Hence Sweater – WIP #4

 

Hence WIP Pieces
Whew!  These sleeves took forever!  I mostly knit them two at a time; the wrists and sleeve caps needed to be knit flat.  Let’s see, so far I’m at about 30 hours for the sweater body and 20 hours for the sleeves!  Now I know.  When the body is done you’re really only about half way there, at least for a long sleeved sweater.

Remember how I was alternating skeins while knitting the body?  I decided I didn’t have to do that for the sleeves. Actually  I decided knitting two at a time while alternating sleeves would be ridiculous amounts of work.  I’m not sure that was the best decision.  I had to switch skeins about three quarters of the way up the sleeves and I find it very obvious where I did that.  Hopefully, when the sweater is all sewn together it won’t be distracting!

All that’s left is seaming the shoulders, picking up and knitting the neckline, setting in the sleeves, and finally sewing on the buttons.  I’m pretty nervous about those sleeves.  I found these two links that I hope will help, wish me luck!

Hence Sweater – WIP #3

Hence WIP Body Complete

The body of my sweater is done!  I still need to knit the arms, block everything, seam everything, knit the neckline, and finally sew on the bottoms.  Maybe I’m not all that close to done after all! I am still excited because it’s starting to look like a sweater.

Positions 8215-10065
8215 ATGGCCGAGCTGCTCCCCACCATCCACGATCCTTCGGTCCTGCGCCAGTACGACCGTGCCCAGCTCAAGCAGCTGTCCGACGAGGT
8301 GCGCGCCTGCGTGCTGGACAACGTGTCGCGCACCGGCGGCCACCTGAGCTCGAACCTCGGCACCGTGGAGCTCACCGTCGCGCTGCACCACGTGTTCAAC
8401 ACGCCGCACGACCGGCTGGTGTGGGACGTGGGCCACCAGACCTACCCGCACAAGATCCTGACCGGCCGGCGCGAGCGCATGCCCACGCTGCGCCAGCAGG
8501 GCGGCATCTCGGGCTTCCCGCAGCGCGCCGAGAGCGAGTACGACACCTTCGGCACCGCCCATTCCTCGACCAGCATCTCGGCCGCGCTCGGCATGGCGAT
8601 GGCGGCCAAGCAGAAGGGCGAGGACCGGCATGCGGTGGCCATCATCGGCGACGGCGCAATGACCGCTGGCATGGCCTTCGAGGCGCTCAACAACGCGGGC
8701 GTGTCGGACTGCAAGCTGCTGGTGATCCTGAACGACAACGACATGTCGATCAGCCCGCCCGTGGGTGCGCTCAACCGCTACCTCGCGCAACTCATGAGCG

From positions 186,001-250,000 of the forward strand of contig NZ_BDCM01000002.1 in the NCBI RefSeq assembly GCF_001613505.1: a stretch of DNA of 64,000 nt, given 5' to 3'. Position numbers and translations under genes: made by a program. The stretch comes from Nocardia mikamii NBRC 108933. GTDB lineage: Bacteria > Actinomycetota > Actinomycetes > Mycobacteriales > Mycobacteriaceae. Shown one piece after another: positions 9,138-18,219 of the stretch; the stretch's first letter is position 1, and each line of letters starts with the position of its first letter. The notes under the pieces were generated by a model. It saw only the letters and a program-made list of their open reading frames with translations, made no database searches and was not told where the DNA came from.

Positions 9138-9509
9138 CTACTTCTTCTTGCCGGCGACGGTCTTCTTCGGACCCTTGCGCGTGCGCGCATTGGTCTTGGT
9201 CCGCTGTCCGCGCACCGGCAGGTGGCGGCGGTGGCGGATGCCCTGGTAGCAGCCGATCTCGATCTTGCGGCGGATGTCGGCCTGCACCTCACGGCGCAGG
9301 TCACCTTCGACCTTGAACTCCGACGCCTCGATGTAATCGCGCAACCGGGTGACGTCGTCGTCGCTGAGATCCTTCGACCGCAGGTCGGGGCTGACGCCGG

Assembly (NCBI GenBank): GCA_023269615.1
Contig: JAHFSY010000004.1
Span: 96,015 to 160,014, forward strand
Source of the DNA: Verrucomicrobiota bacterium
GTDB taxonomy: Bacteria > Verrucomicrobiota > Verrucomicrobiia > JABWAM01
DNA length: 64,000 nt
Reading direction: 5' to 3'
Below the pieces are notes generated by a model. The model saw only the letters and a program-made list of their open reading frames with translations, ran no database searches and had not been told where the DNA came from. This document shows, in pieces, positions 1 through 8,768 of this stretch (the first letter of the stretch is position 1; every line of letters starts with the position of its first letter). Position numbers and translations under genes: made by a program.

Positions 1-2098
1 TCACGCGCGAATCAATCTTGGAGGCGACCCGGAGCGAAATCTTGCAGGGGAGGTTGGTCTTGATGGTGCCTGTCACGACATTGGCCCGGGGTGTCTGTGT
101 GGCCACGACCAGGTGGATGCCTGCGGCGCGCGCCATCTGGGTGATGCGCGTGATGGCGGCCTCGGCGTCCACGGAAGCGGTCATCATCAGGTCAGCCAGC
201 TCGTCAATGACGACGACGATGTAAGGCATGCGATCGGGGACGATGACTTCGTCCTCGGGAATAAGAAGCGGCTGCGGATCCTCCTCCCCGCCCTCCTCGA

Some of the arms need to be done flat but the majority is worked in the round.  I’m going to try and do those portions of the arms at the same time.  I’ve also found some buttons I like but they’re a bit bigger than called for in the pattern.  Hopefully they work out.  I’m finding the button choose the hardest part of this project lately!

Hence Sweater – WIP #2

Hence WIP Body

My sweater is up to the front opening divide and I’m back to working in rows again.  Knitting in the round was definitely faster but switching between two skeins is a bit harder in rounds.  I’ve read in several places that when using hand dyed yarns you should alternate your skeins.  This avoids unintended color variations.  I think all my skeins look the same but there’s no dye lot.  Better safe than sorry when I’m putting this much time into it!